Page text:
D.G. Rossetti – “Found”

Although I understand that the painting is an unfinished work, the overall layout and composition working with the specific existing visual elements reveal tensions Rossetti sees between fallen women, men, and innocence. In fact, from left to right, subjects could be labeled as such: the prostitute with her craning neck on the left, the man in the middle who has found her, and the calf on the right. The calf’s neck is similarly craning—innocent and pure in its whiteness, trapped by a net not too dissimilar to how the woman seems to be trapped by the brick wall at the left edge. It’s also worth mentioning that The Pre-Raphaelite Brotherhood, a group of poets and painters whom Rossetti was a part, often idealized the purity of Medieval women in their work by highlighting both long hair and long, “craning” necks. The white calf standing in a cart of hay also alludes to the manger scene of Christ’s birth, again bringing unity to the perceptions of the fallen woman and purity rather than treating them as a dichotomy. Curiously, the male figure is the largest element in the scene, located right in the middle. His carries the most visual weight not only by means of sheer volume but by color contrast as well (our eyes immediately move to areas of high contrast—in this case, the white shirt with the black hat worn by the man carries significant visual weight). What’s most significant about this isn’t just that the male is literally the center of our visual attention: he is also the visual element in the painting that is separating the fallen woman with innocence. Note that this isn’t Rossetti perpetuating the dichotomy: I believe this is his attempt to call attention to the falseness of it and who is specifically responsible for it. In a variety of ways, it is not just oil on canvas—it is “Jenny” on canvas, and even if the male in the painting or the male narrator in Rossetti’s dramatic monologue are attempting to conflate the Madonna-Whore dichotomy, they aren’t saying anything. “Let the thoughts pass,” the narrator says, “an empty cloud! / Suppose I were to think aloud, – / What if to her all this were said?” (155-156). These lines reveal that while this is a dramatic monologue, it’s an internal monologue. These are the thoughts of the narrator, not the spoken words of the narrator. Perhaps this is all in an effort for Rossetti to bring the unspoken truth about the Madonna-Whore dichotomy to light.



“Purse” – Thank you, O’Gorman, for the footnote on the Victorian slang for “purse,” making the connection to Jenny as prostitute even more self-evident through the image’s association of male sexual organs and money.


“Found” – Thank you again, O’Gorman. http://www.victorianweb.org/painting/dgr/paintings/11.html

I have not yet read Hilary Morgan’s accompanying commentary on this page for the sake of keeping my own analysis generative and independent.

Cite my work:
(MLA)

Henry, Jeremiah A. “An Initial Response to Dante Gabriel Rossetti’s ‘Jenny’ and Victorian  Constructs of Gender, Genre, and Social Critique.” Web log post. The Snow of the  Universe. N.p., 06 Oct. 2013. Web.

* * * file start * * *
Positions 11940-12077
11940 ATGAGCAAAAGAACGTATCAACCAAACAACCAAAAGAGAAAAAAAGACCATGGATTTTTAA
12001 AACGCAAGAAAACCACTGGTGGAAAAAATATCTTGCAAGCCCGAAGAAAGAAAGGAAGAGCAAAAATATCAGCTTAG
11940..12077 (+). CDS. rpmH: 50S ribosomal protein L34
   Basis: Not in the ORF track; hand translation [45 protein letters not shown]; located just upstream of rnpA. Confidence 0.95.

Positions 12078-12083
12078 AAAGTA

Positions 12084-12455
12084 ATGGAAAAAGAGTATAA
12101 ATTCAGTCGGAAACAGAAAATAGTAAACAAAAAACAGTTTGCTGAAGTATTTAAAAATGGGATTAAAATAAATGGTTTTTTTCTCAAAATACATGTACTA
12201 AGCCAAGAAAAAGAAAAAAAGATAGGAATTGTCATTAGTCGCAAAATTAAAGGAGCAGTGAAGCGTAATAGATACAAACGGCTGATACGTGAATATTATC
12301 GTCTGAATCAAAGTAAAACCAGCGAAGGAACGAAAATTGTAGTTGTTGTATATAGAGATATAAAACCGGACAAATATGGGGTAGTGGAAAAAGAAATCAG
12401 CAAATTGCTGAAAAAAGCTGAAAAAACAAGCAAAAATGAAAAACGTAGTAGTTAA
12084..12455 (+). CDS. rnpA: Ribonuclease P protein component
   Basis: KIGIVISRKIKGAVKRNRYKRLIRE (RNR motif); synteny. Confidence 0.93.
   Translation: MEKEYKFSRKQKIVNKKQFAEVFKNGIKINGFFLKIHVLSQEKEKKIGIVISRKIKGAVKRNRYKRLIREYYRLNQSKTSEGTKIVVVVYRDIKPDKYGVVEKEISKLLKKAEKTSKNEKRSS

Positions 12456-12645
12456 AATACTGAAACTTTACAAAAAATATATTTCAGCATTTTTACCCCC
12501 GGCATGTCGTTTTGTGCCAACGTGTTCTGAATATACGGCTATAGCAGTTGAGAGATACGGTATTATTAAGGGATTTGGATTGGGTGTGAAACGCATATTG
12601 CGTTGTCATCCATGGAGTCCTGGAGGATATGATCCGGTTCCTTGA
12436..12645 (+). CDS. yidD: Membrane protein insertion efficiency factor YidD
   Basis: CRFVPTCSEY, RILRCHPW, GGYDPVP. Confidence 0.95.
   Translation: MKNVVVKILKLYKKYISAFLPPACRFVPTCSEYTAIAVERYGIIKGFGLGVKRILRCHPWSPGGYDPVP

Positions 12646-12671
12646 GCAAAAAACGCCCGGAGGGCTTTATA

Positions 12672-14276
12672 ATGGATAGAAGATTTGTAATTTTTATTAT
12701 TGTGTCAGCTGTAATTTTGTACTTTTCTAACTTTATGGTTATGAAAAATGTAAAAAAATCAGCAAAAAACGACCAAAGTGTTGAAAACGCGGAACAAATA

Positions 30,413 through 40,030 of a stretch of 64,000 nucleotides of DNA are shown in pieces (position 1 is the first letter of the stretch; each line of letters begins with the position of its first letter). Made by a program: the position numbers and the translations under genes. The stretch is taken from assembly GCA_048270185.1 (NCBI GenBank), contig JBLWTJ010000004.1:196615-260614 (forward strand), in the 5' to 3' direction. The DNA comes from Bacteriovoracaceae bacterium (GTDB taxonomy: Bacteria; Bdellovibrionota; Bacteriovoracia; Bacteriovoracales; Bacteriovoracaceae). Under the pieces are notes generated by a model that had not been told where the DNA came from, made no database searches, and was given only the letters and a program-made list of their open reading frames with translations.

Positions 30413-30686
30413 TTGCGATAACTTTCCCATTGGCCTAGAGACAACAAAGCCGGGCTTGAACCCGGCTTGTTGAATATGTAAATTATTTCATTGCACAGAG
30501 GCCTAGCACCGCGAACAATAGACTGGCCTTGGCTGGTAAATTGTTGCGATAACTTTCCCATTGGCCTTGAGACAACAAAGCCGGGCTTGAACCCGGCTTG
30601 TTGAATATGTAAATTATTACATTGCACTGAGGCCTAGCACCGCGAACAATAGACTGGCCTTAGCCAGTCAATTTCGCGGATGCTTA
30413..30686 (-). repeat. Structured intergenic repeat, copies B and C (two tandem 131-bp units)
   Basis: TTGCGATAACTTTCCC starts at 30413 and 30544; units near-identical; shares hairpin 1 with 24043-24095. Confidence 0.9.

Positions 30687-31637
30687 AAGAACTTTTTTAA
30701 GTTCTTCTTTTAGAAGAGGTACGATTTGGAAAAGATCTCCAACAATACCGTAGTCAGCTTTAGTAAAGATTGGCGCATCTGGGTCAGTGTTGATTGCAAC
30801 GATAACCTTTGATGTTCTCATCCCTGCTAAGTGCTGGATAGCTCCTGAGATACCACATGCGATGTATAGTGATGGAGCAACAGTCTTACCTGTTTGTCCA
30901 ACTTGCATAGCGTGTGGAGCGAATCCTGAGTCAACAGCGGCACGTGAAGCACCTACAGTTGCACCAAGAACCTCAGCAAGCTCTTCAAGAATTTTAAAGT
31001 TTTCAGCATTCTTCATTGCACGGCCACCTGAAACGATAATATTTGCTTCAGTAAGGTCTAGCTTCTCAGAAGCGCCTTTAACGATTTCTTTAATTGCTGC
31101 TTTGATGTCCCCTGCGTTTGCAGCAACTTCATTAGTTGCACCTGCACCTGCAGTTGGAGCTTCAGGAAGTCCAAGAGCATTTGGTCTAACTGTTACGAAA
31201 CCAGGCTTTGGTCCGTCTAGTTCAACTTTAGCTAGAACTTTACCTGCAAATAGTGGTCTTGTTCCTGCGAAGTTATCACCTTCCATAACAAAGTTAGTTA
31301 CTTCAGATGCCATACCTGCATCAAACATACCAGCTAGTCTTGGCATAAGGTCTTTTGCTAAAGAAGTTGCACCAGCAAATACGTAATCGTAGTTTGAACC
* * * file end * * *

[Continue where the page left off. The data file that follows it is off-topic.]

Cosmology

“I am trying not to be stuck in
my old ways. I am trying not to love my own pride and ignorance.”

-Frank Gaspar from “I See Men but They Look Like Trees Walking”

Shasta cola sufficed over the weeks when we were too poor to afford Dr. Pepper, but that didn’t matter when we sat on the front lawn under the eyes of Pegasus and Pisces hovering just above the horizon, the dimmed day an aquarium for the constellations. Beneath a barren mulberry tree, tucked away in the curve of our dirt road, Dad and I plugged a milk jug with Copperhead BBs. Three pumps was enough pressure to penetrate the plastic; three copper stars shot the pattern of Orion’s Belt just like the Milky Way, but one pump and one shot was just enough to tease the chickens.

I could see the BB match the arch of the earth—one pump stung the senses back into the hens, always sending them to flight, but they were bound to the earth. Offended by the bite of a BB on their ass, they found a way to restore their pride: necks pecking back and forth with staccato steps. And I thought this was not unlike the gangsters at school and the way Jim Callings walked as if snubbed by some random pellet, but those boys had different fathers: one too many beers and Jim would catch another swipe across his face. Those sore circles around his eyes reminded me of Saturn’s rings.

I did not know, back then, the immortal yet simple truths of Carl Sagan, that we all are made from the stuff of stars-we all are a way the cosmos can know itself. But I cannot go back to Jim and befriend him-my brother among the ether. I gaze up today and see the stars’ light from twenty years ago, and I remember the only thing I caught from my father were footballs rising and falling beneath the mulberry trees.


This prose poem first appeared in The Packinghouse Review, Volume 2, Number 4, 2011.

Opportunity for Fresno Artists and Writers to Publish!

Chicano Writers and Artists Association Seeking Submissions for Reborn Journal

Attention Fresno and Central Valley writers and artists: The Chicano Writers and Artists Association is accepting all original submissions for its re-surging literary and art journal, Flies, Cockroaches, and Poets, a multimedia collective focused on issues of social justice, social awareness, and multiculturalism.